Sorry Alessandra, but I’m with the masses on this one. It is the stuff of good melodrama and how can you not love a series with those clipped, formal British accents and the butler delivering statements of righteous indignation when a fork is misplaced or one of the many rules of class violated. I love when people get to say: “I do love you so terribly much” or “I’m so dreadfully sorry” or “m’lady.” I’ve already decided when we become grandparents that I will be Grand-mama (accent on the last syllable) and Gary can be Papa (also accent on the last syllable).

Host Laura Linney’s analysis is a bit over the top when she describes the Crawley family as “so irresistible that they ought to be classified as a controlled substance,”  but she is the host after all and many fans would agree with her.

Maggie Smith, as the Dowager Countess still gets the zingers-my favorite when she mistakenly asks for a drink (one of the new fangled cocktails of the 20’s) from Lord Grantham and then recants “Oh I thought you were a waiter.” An understandable mistake since he appears in black tux rather than full white tie, a shocking break with decorum, due to some downstairs treachery among the servants. Maggie’s also right on target, commenting on the impending visit of Cora’s mother, played by Shirley MacLaine. “She reminds me how thankful I am to be British.” “I thought she was American,” asks Matthew. “Exactly,” replies our Maggie.

The 20’s costumes are interesting—amazing that a style that made women look flat chested was ever popular. The automobiles are grand—classy with running boards, big headlights and bright colors.

I can’t seem to escape breast cancer, even when I‘m engaging in pure entertainment. Mrs Hughes, the lovely housekeeper, has a lump the doctor will test with a syringe. The good hearted cook, Mrs. Patmore, who has accompanied her to the appointment, inquires if it will be painful and is shushed by Mrs. Hughes, who with that stiff upper lip is prepared to endure the necessary. I thought getting fluid always meant a cyst, rather than a tumor, but the fluid is bloody and must be sent away to be analyzed for 2 months. How’s that for turnaround time? (I don’t think even The National Health today is that bad.) Sneak previews seem to indicate it will be cancer, but that may be a red herring. In any case, I’m sure the good doctor will find a solution. After all, Matthew did walk again after being confined to a wheelchair with spinal injuries and Lady Cora recovered from the Spanish flu. Here’s hoping Mrs. H. won’t have to weather a Halstead radical mastectomy (which was used from 1892 until well into the 70’s.) If they do have her die, the only bright spot would be finally seeing a chink in the emotional armor of Carson the butler.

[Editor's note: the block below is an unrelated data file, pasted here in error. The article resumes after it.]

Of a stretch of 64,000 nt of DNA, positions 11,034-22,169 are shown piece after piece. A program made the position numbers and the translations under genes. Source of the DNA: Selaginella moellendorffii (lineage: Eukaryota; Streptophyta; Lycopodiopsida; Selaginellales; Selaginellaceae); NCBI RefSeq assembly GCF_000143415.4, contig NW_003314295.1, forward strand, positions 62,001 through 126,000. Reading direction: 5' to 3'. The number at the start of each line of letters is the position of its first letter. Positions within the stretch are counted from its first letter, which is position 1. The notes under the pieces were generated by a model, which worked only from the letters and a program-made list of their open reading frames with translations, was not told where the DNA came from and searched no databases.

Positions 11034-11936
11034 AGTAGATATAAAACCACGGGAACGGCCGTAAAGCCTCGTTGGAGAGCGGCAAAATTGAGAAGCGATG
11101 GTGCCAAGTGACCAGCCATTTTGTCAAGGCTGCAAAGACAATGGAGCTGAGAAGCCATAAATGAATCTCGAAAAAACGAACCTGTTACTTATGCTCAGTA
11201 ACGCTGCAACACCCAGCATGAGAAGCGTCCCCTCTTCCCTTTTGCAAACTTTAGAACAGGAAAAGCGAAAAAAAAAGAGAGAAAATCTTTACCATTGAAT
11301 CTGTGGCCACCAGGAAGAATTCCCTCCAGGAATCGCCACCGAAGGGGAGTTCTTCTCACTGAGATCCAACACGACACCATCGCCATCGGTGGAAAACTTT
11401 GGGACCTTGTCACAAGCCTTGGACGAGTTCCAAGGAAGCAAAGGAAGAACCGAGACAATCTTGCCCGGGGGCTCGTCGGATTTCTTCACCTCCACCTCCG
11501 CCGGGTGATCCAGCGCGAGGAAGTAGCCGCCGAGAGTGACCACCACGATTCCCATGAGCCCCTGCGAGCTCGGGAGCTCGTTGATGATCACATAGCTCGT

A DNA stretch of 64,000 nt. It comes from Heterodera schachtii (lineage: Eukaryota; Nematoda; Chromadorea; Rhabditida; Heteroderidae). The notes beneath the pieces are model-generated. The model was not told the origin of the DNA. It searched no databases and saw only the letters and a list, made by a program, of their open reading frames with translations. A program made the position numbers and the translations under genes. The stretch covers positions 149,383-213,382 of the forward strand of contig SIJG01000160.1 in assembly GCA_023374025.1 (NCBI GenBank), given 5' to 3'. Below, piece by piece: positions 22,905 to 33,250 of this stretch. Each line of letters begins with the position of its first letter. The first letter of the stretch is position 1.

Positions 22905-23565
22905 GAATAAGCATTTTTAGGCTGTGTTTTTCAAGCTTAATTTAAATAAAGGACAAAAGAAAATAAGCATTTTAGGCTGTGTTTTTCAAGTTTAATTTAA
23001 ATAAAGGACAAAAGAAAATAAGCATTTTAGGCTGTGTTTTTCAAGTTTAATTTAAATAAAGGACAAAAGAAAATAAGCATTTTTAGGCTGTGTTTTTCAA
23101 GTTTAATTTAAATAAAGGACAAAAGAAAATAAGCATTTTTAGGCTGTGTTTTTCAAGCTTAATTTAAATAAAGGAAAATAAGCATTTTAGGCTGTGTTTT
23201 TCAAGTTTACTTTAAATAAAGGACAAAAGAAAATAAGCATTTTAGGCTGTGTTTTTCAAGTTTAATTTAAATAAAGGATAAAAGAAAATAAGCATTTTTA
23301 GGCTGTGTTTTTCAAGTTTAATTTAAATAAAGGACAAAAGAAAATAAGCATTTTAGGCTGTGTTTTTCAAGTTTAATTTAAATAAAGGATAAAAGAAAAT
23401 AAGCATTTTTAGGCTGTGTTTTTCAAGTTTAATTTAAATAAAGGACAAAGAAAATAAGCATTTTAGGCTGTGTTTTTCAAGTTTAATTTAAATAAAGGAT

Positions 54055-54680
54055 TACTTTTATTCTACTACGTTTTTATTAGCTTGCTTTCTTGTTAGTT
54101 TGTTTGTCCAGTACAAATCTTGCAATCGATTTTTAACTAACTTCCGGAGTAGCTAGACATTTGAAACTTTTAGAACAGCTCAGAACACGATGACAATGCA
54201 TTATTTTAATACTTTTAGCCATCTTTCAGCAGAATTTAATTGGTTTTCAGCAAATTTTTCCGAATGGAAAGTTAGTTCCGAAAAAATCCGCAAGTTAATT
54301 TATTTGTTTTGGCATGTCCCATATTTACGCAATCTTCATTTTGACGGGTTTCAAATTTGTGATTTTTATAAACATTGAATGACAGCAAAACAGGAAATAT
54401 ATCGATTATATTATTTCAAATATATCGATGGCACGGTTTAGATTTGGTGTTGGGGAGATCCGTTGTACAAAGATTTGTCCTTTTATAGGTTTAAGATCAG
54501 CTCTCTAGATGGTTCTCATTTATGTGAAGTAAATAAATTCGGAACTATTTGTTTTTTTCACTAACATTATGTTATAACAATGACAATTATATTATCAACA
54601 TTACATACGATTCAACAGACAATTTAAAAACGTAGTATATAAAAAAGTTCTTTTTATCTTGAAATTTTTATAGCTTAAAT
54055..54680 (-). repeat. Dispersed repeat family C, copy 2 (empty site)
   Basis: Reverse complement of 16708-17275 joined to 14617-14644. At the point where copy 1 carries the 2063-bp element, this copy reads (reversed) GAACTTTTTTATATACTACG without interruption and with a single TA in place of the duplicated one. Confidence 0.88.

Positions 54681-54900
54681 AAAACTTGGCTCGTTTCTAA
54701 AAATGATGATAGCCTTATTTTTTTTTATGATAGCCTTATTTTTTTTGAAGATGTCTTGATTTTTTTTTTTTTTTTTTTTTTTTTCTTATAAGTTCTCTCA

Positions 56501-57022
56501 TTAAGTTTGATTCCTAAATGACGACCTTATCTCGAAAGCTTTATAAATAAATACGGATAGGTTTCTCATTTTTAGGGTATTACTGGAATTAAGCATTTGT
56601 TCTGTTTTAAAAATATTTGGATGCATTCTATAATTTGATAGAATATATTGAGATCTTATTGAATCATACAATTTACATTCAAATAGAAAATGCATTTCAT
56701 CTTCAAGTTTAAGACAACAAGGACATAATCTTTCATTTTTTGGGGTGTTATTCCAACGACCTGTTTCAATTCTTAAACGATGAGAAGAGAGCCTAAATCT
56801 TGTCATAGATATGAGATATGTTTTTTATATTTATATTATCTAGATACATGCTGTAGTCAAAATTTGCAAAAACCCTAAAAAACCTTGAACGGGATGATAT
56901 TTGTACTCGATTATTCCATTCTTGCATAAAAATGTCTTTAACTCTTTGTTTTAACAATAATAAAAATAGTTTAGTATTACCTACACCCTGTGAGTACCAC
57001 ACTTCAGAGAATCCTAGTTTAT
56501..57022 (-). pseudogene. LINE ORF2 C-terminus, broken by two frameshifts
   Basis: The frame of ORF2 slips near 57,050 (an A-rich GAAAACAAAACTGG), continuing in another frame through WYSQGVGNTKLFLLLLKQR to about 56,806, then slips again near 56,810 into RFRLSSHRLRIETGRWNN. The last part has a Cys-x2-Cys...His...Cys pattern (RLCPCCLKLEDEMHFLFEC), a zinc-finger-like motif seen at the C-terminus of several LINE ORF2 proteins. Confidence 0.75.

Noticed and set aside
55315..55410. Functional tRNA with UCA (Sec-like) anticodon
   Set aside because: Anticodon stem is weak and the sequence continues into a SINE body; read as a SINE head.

A very satisfying episode, but I regret to say I already know a significant plot twist coming up, due to unfortunate web surfing. Beware: the British started the season on Christmas Day, so they’re ahead of us and some posts blast headlines that are too late for even a spoiler alert. I’m so dreadfully sorry.

Wednesday, January 2, 2013

New Year's Resolutions

Reexamining the past year and setting goals to improve yourself in the coming year is a time honored exercise. Never mind that most resolutions don't last beyond January or the first quarter at best. I did try to give myself some easy ones, so I'd have some successes. Here's my list:

1. Get dressed every day- sweats count, as long as they weren't slept in and there's no nightgown underneath tucked into the pants.
2. Walk outside daily, even if it's just to the mailbox
3. More TMDs this year (Tuesday movie days)
4. Eat better (no chocolate before noon)
5. Visit Y at least once a month (and do some exercise while there)
6. Spend at least one day a week not doing breast cancer work (cancer free zone)
7. Go off the grid at least once a month
8. Do a daily organizing task in the household (this lasted one week last year, but I'm buoyed by my sock drawer experience)
9. Thank friends and family (and I don't mean the Verizon plan)
10. Blog more often!

Best wishes to all for a great 2013.